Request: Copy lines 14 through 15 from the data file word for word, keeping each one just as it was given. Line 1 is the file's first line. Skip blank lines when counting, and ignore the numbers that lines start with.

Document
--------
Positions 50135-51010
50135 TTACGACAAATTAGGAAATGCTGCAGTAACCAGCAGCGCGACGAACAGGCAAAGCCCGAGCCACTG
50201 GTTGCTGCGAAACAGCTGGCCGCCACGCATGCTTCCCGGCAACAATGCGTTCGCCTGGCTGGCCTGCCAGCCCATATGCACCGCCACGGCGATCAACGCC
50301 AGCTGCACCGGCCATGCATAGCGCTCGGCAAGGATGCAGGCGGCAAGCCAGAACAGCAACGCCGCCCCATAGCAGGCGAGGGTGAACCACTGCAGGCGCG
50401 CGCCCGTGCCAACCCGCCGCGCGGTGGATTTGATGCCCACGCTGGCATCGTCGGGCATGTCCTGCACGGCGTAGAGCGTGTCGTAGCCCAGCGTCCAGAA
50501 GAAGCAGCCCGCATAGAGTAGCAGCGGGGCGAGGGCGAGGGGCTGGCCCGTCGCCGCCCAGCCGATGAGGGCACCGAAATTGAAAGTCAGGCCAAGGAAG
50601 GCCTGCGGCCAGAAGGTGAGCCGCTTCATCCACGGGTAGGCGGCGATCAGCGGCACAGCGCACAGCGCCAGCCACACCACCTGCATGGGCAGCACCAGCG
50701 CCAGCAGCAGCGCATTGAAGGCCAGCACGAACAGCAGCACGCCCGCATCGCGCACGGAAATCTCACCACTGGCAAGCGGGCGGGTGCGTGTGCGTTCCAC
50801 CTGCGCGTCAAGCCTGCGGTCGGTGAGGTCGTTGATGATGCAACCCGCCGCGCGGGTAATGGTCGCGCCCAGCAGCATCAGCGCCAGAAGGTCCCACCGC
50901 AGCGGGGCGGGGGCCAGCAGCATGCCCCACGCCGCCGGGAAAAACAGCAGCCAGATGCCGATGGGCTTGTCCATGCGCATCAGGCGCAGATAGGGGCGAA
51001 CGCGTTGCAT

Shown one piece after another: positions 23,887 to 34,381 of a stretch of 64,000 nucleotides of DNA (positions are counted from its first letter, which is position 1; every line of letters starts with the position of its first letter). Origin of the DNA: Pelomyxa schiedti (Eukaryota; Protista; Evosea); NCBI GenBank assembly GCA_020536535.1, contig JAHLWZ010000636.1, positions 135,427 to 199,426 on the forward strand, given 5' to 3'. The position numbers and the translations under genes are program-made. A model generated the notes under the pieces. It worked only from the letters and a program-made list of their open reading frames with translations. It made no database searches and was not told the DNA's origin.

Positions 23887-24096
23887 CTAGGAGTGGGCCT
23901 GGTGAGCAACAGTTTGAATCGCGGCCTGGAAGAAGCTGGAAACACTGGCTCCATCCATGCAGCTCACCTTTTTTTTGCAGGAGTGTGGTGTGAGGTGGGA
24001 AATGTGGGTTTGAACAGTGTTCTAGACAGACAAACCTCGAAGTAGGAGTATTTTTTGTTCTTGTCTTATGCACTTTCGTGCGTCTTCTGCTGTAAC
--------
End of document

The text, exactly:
23887 CTAGGAGTGGGCCT
23901 GGTGAGCAACAGTTTGAATCGCGGCCTGGAAGAAGCTGGAAACACTGGCTCCATCCATGCAGCTCACCTTTTTTTTGCAGGAGTGTGGTGTGAGGTGGGA